February 25, 2007

Kurds Support Oil Revenue Sharing Plan

The Kurds have signed off on a plan to share oil revenues that will address many of the Sunni economic concerns that have driven some to extremism. The political breakthrough may help de-escalate the internal conflict in Iraq and allow the Sunnis to feel that they can participate in the representative government without losing everything:

Leaders of Iraq's oil-rich Kurdish region have apparently approved a draft oil law that will be presented to Iraqi lawmakers in coming weeks, an eagerly awaited breakthrough that is expected to professionalize and expand drilling in the country.

The agreement was announced Saturday by Massoud Barzani, president of the regional government in Kurdish-populated northern Iraq, during a news conference in the northern city of Sulaymaniyah attended by Iraq's president and the U.S. ambassador, the Associated Press reported. ...

Iraqi officials in recent weeks have been struggling to reach an agreement on legislation that would govern the exploitation of the country's vast oil reserves and who should control the revenue.

Among the contentious issues are to what extent oil exploration will be controlled by the Shiite-led government in Baghdad; how proceeds will be distributed among oil-rich and oil-poor areas; and to what extent foreign companies will be allowed to drill for oil.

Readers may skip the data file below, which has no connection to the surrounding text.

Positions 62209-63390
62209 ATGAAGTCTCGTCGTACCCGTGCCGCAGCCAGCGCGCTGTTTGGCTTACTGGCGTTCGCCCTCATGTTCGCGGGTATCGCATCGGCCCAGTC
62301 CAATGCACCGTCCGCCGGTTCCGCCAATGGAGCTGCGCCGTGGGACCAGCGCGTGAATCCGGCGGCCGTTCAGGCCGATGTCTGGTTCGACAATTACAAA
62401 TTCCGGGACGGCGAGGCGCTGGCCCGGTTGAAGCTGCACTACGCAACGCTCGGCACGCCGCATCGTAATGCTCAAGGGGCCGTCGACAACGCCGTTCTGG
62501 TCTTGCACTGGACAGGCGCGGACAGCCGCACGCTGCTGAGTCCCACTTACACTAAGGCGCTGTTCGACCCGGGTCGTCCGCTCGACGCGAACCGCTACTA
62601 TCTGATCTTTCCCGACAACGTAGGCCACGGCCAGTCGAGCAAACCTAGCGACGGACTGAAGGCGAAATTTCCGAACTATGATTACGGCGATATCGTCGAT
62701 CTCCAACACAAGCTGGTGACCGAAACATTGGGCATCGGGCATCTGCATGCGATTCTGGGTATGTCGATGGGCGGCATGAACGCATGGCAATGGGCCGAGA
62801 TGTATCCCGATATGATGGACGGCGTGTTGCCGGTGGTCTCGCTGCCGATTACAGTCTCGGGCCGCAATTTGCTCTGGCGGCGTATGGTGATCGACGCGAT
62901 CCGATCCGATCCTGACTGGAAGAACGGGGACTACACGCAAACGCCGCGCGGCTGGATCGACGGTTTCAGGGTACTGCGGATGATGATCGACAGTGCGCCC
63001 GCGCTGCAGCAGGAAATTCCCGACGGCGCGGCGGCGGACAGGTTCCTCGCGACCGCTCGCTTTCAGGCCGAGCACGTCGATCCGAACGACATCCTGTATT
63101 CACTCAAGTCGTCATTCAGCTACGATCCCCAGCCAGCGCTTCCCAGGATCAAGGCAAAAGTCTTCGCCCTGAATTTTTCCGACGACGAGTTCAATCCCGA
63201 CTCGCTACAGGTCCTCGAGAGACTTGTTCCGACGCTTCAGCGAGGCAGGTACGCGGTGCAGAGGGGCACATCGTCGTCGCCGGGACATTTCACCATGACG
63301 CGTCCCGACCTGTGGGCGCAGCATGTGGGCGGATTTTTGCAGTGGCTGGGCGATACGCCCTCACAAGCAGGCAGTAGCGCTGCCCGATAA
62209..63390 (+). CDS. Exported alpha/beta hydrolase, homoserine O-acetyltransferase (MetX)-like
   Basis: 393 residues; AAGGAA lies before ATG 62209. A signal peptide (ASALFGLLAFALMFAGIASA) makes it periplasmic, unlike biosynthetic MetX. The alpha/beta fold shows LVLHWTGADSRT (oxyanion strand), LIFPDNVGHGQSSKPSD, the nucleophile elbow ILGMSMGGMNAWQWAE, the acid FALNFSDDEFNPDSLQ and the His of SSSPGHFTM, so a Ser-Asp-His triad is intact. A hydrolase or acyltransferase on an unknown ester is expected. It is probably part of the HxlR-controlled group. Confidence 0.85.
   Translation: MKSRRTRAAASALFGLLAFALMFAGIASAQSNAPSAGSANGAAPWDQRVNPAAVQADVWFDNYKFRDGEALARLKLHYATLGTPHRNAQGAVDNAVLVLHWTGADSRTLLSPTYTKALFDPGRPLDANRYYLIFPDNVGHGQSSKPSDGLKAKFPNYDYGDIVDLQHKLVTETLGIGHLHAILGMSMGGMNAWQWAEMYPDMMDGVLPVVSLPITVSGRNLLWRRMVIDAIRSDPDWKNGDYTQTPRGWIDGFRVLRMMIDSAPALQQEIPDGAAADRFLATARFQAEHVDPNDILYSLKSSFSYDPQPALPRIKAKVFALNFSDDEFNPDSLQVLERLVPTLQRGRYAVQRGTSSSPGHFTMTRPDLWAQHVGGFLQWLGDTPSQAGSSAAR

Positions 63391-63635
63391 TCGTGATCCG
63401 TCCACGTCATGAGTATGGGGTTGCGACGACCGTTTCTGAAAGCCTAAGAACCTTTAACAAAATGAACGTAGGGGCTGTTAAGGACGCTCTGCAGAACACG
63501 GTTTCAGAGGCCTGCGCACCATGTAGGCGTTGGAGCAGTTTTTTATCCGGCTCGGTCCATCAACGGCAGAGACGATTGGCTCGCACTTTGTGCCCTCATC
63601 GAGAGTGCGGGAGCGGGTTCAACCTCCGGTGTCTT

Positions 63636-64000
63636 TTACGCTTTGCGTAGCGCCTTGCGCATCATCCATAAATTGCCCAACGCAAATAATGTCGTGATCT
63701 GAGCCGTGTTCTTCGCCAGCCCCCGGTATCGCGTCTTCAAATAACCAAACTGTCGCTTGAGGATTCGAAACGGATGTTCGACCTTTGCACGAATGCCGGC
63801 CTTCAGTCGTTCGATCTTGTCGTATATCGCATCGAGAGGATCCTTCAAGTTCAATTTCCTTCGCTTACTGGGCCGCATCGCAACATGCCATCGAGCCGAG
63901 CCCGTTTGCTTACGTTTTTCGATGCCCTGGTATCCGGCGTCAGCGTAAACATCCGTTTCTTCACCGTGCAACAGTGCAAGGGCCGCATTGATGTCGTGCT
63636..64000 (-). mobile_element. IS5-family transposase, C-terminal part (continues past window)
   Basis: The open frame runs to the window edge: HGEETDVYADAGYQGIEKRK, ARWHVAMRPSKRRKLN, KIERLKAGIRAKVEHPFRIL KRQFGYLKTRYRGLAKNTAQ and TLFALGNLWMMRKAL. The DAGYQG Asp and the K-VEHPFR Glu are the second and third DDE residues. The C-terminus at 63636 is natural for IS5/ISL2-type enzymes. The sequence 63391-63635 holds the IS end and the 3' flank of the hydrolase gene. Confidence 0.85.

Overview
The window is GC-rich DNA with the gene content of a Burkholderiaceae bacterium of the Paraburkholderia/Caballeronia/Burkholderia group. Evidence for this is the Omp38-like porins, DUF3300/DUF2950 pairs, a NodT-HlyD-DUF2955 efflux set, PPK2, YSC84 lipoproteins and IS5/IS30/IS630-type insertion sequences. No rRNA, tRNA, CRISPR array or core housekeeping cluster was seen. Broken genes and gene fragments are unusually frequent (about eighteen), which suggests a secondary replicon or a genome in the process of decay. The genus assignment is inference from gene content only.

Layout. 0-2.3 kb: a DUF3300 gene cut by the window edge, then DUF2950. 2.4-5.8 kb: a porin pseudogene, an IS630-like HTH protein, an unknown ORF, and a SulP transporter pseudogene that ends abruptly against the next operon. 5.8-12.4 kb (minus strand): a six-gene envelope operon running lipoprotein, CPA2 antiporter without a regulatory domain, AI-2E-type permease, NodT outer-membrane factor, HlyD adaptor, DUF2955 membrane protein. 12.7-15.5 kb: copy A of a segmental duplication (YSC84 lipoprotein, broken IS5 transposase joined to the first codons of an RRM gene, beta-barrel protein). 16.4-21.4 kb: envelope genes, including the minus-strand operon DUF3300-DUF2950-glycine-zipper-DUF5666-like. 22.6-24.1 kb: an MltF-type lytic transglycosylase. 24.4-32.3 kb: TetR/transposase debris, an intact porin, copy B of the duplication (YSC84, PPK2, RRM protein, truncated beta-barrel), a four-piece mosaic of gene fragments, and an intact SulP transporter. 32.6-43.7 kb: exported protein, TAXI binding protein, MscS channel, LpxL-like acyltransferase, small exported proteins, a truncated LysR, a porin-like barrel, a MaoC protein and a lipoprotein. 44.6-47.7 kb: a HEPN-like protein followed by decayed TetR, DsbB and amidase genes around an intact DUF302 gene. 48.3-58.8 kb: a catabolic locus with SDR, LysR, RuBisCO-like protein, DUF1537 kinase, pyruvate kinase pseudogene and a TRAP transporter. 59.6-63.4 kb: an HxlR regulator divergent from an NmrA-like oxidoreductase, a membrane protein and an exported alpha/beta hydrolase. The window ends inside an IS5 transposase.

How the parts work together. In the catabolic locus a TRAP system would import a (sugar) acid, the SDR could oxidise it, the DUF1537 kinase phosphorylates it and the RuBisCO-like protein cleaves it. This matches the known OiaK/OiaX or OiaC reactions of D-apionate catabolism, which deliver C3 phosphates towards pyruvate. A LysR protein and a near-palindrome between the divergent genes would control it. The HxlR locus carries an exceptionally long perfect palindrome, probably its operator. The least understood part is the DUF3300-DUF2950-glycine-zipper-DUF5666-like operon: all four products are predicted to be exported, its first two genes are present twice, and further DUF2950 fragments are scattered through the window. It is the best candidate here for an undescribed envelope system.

The draft has not been released to the public yet, so the details are murky. However, in the past these plans have attempted to pool some percentage of the revenues from both the Kurdish north and the Shi'ite south in order to give the Sunnis a substantial taste. The Sunnis need to accept the security of those revenues over the long term, and so the plans have complex formulations that create opportunities for dissent and failure.

It appears, at least from the Kurdish side, that this new structure will meet their requirements. Nouri al-Maliki already supports it; he's been trying since late last year to get it ratified. The Sunnis have not publicly commented on the draft yet, but it had been thought that the Kurds presented the last obstacle.

If this gets passed and implemented quickly, it has the potential to take the wind out of the Sunni insurgencies, especially if the US/Iraqi "surge" succeeds in dialing down the violence in Baghdad. It could add to the breathing room needed for the Iraqi government to take control over the capital and the Sunni areas of its nation. Let's hope the Iraqi National Assembly senses the urgency and immediately move this proposal into law.


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